and the Missouri Constitution has been violated. The crux of
his contention resides in what he refers to as the "180
day rule" in his handwritten petition, and the "120
day rule" in the petition filed on a Court form.
According to petitioner, this rule provides that his case
must be brought within either 120 days or 180 days of his
arrest or be dismissed. Since that period has elapsed in his
criminal case, he believes that dismissal with prejudice is
begin, it is clear that petitioner is attempting to obtain
relief using an outdated version of the Missouri Speedy Trial
Act. Prior to its repeal on June 7, 1984, Missouri law
provided that when "a plea of not guilty is entered at
an arraignment the trial shall commence within one hundred
eighty days of arraignment." See State v.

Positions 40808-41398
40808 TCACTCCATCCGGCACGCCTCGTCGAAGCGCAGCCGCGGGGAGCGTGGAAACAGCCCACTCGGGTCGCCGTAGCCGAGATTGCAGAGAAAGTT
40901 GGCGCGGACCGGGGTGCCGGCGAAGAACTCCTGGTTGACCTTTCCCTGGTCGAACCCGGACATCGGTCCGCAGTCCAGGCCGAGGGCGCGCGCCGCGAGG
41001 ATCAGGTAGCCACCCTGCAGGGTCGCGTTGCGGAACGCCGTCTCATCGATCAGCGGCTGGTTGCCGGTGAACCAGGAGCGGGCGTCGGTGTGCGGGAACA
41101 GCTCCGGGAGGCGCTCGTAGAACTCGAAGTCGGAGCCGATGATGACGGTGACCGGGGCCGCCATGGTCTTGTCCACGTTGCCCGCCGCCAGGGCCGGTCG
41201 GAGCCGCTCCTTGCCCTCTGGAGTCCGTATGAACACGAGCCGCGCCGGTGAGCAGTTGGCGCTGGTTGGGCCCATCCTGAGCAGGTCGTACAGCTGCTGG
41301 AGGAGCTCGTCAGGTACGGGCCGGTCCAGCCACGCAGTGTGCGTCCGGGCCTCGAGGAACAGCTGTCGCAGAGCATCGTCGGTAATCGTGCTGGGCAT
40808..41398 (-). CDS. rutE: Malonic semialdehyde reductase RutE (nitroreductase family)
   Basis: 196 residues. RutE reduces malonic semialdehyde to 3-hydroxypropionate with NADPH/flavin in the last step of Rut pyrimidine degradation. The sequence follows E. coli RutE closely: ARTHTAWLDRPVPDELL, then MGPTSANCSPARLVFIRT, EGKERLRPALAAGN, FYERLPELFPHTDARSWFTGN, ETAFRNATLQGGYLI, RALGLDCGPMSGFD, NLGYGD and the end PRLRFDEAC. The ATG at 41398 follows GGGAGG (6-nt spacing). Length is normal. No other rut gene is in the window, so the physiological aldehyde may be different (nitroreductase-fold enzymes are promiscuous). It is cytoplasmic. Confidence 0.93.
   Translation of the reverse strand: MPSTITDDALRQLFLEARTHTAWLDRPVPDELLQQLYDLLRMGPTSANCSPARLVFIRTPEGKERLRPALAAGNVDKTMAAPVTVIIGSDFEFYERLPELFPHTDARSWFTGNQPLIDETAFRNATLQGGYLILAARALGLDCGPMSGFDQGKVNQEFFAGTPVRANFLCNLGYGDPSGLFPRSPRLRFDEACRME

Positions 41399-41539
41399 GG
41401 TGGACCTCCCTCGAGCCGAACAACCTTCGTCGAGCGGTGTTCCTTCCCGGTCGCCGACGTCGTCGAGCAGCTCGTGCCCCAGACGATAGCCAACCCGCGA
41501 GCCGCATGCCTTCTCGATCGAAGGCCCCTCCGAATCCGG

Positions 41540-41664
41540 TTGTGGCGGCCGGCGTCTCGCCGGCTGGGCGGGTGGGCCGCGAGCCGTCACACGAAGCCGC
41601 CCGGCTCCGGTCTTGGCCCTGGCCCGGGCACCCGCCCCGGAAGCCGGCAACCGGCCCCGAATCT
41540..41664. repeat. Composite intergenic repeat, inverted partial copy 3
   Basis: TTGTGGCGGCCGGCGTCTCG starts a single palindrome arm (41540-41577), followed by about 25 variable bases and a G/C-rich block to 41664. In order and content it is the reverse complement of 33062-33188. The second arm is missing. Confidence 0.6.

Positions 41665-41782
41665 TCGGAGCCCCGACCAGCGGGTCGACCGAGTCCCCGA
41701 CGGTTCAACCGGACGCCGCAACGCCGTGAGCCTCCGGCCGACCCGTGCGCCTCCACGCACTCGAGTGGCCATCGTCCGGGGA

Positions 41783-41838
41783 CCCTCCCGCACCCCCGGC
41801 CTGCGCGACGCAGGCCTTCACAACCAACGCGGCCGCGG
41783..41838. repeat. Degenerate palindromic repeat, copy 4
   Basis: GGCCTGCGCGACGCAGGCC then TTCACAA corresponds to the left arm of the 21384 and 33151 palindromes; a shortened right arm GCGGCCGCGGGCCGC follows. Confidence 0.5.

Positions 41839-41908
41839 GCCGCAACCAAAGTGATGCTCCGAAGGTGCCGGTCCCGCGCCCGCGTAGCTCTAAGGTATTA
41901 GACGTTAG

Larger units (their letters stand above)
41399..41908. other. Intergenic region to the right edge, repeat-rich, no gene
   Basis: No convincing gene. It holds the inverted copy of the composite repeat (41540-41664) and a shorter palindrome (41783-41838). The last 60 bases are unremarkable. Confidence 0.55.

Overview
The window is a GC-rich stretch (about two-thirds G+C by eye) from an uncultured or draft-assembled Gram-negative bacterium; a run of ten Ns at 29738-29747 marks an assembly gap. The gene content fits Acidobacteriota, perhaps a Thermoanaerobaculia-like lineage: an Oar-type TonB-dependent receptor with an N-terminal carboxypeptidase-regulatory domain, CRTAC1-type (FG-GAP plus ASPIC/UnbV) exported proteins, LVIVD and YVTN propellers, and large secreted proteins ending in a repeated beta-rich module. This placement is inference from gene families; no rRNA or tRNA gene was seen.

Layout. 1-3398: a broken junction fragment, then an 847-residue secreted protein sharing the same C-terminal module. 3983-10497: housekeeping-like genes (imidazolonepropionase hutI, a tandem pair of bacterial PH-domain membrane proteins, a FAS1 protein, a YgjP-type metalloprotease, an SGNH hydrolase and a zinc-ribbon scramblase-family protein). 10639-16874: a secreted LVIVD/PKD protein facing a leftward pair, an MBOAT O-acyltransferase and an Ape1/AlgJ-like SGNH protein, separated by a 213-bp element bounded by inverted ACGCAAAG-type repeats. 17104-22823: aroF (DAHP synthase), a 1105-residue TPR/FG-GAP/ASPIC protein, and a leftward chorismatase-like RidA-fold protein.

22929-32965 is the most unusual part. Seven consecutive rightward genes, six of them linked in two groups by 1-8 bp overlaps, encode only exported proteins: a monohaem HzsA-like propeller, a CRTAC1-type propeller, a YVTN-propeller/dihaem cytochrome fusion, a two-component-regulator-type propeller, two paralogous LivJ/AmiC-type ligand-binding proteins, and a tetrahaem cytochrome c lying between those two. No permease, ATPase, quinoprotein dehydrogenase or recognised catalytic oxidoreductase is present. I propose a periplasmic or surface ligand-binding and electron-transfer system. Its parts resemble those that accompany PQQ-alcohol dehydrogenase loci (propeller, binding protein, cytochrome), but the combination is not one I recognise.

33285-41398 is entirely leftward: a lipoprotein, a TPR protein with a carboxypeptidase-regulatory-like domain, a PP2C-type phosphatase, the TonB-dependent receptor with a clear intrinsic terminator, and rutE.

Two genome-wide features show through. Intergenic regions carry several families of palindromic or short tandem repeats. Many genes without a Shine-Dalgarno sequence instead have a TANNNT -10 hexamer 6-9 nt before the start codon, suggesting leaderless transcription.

Bolin, 643 S.W.2d 806, 810 n.3 (Mo. 1983) (providing
statutory language). The current, operative version of the
Speedy Trial Act does not have a 120-day or 180-day
requirement. See State v. Engel, 859 S.W.2d 822,
830-31 (Mo.Ct.App. 1993) (stating that the current
"statute sets no deadline, and certainly not a deadline
of 180 days"). Indeed, it does not contain a time period
at all. Rather, the act provides that "[i]f defendant
announces he is ready for trial and files a request for a
speedy trial, then the court shall set the case for trial as
soon as reasonably possible thereafter." Mo. Rev. Stat.
§ 545.780(1). Thus, to the extent that petitioner is
proposing that there has been a violation of a strict
statutory deadline, whether that is 120 or 180 days, he is
with regards to the current version of the Missouri Speedy
Trial Act, the Court is unable to grant petitioner relief.
Federal courts do "not have jurisdiction under 28 U.S.C.
§ 2241...to issue a writ of habeas corpus for violation
of state law by state authorities." Cain v.
Petrovsky, 798 F.2d 1194, 1195 (8th Cir.
1986). Rather, such claims based on state law and the actions
of state officials must be addressed by a state court.